BOOO!!! (2017 version)

31 October 2017 – Yah yah, there’s your ghosties & goblies & long-leggedy beasties, and your pirates & witches & skeletons & spiders …

But it’s all so last-century, y’know?

Time for some here-&-now horror.

Like …

a fluorescent green Hazmat suit.


31 October 2015 – Look at that date, it is Halloween — an event heavily commercialized around here, and therefore one to which I am heavily resistant.

Even so, these three street scenes snuck past my defences.

Exhibit One – A family in the comfortable Beaches neighbourhood has ignored all the product in all the stores, and raided their bed-sheet supply instead.

Result? Ghosts in the best home-made tradition, dancing on their front porch.

ghosts on Silver Birch, s. of Kingston Rd.


I particularly like Little Baby Ghost, tucked up there in the middle.

Exhibit Two – A pumpkin, minimally & cleverly carved, thrust into a now-empty sidewalk planter outside the café Green Beanery, at Bloor & Bathurst.

streetscape at Bloor & Bathurst

Here, I particularly like the raven.

Exhibit Three – A skull, what else? Maybe painted for the occasion, not sure about that, & happy to have seen it, either way.

He looms at the corner of Cyril Lane & Borden, just north of College Street.

Cyril Ln at Borden, n. of College

No particular-like about this one — I’m pleased by the whole skull/bike/fire-escape montage.

There. That’s Hallowe’en.


After the Fire

2 November 2014 – After Hallowe’en as well, but I want to pay tribute.

A year ago, late October, I showed you this picture of a particularly stylish Hallowe’en display in front of one of the Victorian Cabbagetown homes on Spruce St.

Hallowe'en display, 2013

The ghost with a sleek raven a-top his head was just part of the total effect. The other part: this elegant lady, in suitably 19th-c. attire.

2013 Hallowe'en display

This year, the raven is not so sleek.

In fact, he is very much the worse for wear — more than can be explained by the dark, drizzling weather on October 31.

2014, raven & ghost

And that’s because, about a month ago, this home suffered a devastating fire.

The blaze was contained to that one home, thank goodness, but it caused havoc there, and the house is still boarded up. Nobody expected the owners — creative people, involved with musical as well as visual arts — to mount any kind of Hallowe’en display.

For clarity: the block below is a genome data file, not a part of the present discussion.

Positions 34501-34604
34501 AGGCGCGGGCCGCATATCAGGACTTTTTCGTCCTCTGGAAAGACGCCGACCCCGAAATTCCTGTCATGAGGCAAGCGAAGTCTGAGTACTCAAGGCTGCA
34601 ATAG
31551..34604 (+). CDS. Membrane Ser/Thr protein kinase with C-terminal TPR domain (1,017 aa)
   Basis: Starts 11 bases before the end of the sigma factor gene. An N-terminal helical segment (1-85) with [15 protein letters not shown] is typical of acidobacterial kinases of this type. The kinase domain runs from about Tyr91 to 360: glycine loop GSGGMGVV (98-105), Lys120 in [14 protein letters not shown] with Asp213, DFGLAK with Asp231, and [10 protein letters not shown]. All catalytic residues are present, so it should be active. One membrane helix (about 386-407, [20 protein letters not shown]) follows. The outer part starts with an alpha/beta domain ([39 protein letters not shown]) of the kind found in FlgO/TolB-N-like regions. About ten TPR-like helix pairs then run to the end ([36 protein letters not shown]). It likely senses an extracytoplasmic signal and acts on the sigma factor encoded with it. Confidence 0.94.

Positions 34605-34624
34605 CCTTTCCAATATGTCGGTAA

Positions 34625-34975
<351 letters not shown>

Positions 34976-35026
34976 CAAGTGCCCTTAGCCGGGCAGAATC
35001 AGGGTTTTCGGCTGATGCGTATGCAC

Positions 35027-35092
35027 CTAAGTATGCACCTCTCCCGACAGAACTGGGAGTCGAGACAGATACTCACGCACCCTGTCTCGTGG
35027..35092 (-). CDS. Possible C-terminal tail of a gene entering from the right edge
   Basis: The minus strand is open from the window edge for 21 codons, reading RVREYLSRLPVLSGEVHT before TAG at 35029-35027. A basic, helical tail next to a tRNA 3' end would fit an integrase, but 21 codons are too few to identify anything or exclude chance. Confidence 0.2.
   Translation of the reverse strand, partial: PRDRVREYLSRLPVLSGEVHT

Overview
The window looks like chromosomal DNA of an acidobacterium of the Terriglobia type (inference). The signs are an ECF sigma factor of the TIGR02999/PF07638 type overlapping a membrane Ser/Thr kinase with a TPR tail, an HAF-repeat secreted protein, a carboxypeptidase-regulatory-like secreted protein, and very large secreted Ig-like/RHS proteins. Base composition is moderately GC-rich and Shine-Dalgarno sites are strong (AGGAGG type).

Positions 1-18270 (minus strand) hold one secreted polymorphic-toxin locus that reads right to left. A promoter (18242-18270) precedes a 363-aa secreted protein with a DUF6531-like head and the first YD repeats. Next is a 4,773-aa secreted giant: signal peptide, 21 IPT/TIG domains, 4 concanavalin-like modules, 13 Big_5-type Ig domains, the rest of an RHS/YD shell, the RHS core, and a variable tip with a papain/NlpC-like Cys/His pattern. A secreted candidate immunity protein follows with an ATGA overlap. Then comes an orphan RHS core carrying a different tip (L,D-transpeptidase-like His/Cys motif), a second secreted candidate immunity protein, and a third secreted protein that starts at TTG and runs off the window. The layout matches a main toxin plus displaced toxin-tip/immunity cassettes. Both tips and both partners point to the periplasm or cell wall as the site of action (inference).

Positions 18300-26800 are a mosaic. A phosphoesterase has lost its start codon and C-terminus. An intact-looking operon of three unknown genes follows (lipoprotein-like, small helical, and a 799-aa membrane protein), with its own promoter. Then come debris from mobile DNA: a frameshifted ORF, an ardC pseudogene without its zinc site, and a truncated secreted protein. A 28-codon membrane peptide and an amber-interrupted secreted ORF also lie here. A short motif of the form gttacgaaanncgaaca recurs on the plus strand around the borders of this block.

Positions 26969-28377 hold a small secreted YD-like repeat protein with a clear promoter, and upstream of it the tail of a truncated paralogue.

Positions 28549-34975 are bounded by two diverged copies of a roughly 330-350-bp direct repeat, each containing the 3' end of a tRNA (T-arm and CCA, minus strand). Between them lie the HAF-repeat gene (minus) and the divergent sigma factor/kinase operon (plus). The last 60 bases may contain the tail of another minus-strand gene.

But they did.

2014, boards over fire-gutted windows

They painted the fire scene onto the boards over the windows, added jumping figures & a horrified black cat.

They dragged their ruined musical instruments onto the lawn, and made them part of the tableau.

2014, post-fire piano & bass

The once-elegant 19th-c. lady now presides over the ruined instruments.

2014 Hallowe'en tableau

Come close, you see what sufficient heat does to a piano keyboard.

keyboard of the fire-ruined piano

Passers-by stop as I’m taking these photos, obviously neighbours.

Like me, they admire the grace & courage of this couple; several also suggest the display is cathartic as well —  a way to confront the tragedy, and move from merely suffering its losses, to transforming those losses into additional resources for their celebration of life and community.

I think that’s probably true.

But I also saw this little side-tableau, tucked at the far end of the ruined keyboard.

the 'curl up & die' moment

For me, it reads — amid all the courage, style and resilience — as a scene of pure pain. An acknowledgment that, just for a moment, they wanted to “curl up & die.”

And then they got up, and they coped.



    "Traveller, there is no path. Paths are made by walking" -- Antonio Machado (1875-1939)

    "The voyage of discovery is not in seeking new landscapes, but in having new eyes" -- Marcel Proust (1871-1922)

    "A city is a language, a repository of possibilities, and walking is the act of speaking that language, of selecting from those possibilities" -- Rebecca Solnit, "Wanderlust: A History of Walking"

  • Recent Posts

  • Walk, Talk, Rock… B.C.-style

  • Post Categories

  • Archives

  • Blog Stats

    • 88,385 hits
  • Since 14 August 2014

    Flag Counter
  • Enter your email address to follow this blog and receive notifications of new posts by email.

    Join 1,632 other followers

%d bloggers like this: